Some of the movies in this series had been seen by the artist prior to the project but even if the film had already been viewed, it is viewed again. This real time step is a bonding element by which the artist spends time with the film first as a traditional spectator before acting as an aesthetic procurer. There is a certain amount of patience and discipline required here. I can imagine the anxiety of catching a glimpse of a potential “keeper” only to have to wait for the end of the movie to get to work or even the frustration over a sense of time wasted if the extra could not be found after all. The thing to consider with this process is that the artist seems to have painstakingly combed scenes in order to find and crystallize the right moment in time in which the stopped image becomes radically disconnected from the moving image and this yields some surprising results.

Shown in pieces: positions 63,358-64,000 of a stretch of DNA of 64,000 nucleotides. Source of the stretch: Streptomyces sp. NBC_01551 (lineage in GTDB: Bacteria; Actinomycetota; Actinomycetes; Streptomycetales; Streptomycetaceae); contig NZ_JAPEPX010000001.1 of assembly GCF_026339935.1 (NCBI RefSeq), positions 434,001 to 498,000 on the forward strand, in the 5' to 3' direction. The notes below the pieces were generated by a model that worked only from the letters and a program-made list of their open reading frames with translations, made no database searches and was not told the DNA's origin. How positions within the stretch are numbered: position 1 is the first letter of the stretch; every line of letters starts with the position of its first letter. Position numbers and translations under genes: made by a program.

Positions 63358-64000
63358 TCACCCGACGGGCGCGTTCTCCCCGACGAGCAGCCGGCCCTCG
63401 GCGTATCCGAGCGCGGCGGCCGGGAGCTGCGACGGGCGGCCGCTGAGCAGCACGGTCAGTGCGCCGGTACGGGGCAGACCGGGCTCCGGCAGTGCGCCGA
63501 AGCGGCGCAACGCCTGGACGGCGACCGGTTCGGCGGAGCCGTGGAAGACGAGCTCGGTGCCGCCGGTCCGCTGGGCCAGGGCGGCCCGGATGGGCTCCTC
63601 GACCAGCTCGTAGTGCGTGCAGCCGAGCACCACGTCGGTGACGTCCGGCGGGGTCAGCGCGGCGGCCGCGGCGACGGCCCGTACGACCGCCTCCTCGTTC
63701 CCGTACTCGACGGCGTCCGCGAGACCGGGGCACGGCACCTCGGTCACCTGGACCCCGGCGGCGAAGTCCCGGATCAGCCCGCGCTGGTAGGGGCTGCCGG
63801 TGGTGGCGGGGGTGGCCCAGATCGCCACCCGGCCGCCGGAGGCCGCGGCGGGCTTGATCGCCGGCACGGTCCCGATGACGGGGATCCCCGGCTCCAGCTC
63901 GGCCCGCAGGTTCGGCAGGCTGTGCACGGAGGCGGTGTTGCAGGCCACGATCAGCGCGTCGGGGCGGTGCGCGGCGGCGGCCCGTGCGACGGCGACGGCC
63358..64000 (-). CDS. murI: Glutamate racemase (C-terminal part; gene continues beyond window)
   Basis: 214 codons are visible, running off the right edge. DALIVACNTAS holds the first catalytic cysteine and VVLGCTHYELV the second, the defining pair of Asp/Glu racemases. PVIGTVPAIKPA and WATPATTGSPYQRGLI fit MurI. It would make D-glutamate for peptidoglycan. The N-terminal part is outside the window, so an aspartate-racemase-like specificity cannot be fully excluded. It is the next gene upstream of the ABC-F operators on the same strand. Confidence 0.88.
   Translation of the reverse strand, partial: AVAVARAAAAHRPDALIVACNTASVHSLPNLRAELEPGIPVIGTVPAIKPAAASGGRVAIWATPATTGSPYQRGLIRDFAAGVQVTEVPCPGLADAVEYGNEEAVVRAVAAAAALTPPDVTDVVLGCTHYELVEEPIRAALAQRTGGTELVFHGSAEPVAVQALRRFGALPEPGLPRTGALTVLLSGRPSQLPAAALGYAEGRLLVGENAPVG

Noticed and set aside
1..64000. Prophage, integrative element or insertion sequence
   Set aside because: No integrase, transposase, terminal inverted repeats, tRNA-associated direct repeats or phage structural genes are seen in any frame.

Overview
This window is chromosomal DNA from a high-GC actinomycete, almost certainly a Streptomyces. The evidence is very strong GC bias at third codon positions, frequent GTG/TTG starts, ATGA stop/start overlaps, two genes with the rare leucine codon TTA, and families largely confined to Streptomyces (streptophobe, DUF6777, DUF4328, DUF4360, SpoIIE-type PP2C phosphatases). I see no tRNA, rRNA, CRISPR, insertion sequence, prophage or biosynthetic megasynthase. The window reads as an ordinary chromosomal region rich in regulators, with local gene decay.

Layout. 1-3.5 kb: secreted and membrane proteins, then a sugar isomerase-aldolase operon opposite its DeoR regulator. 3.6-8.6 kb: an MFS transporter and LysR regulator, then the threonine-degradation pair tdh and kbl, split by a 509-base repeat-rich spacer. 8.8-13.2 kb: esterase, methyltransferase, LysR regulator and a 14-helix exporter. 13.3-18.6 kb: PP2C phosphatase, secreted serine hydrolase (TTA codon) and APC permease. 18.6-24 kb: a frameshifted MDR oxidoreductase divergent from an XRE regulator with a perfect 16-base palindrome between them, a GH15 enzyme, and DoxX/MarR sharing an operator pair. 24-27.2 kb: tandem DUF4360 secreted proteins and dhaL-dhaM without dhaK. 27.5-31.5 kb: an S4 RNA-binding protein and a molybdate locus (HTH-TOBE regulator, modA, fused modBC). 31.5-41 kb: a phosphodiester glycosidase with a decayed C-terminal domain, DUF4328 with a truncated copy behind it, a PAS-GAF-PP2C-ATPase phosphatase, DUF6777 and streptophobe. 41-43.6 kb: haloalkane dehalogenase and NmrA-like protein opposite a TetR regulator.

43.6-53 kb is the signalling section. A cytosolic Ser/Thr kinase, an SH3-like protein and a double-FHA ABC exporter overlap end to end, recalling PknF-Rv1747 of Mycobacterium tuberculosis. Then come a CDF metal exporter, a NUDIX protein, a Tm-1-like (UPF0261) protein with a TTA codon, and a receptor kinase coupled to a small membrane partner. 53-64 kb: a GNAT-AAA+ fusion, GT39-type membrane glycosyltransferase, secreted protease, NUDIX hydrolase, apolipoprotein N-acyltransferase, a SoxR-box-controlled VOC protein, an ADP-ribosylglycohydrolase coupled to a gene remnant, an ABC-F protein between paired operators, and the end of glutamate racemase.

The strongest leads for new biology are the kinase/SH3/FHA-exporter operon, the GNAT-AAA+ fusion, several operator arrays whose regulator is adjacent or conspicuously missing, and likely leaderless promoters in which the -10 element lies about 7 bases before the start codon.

What I came to appreciate through spending quality time in the gallery with these wall flowers is how the faces carry the hazy background atmosphere with them to the center stage; this makes for a photograph that reads more like a watercolor or gouache.
Many of the portraits transcend the context of the films as well, for example: “The Onion Field” 1979/2011 looks as if the subject was lifted from a medieval court scene even though the setting was a contemporary funeral and “Pulp Fiction” 1994/2011 looks like a resurrection scene or an electrified shroud of Turin, even though the portrait is of a woman sitting in a diner; one would never guess that this came from a Tarantino flick. Brovelli is able to pull rabbits out of hats in this regard. “The Phantom of the Opera” 1925/2011 is another good example; this is a portrait taken from an eighty-seven year old film that winds up looking strikingly similar to the 1970’s T.V version of Wonder Woman. My favorite of the bunch though is “Santa Sangre” 1989/2011, this piece really stands out. It gives us a zombie-like headshot of a young man who because of a heavy crimson shadow under his chin appears to have had his throat cut. Brovelli ensures me that this is not the case…I’ll have to watch the film again to be sure.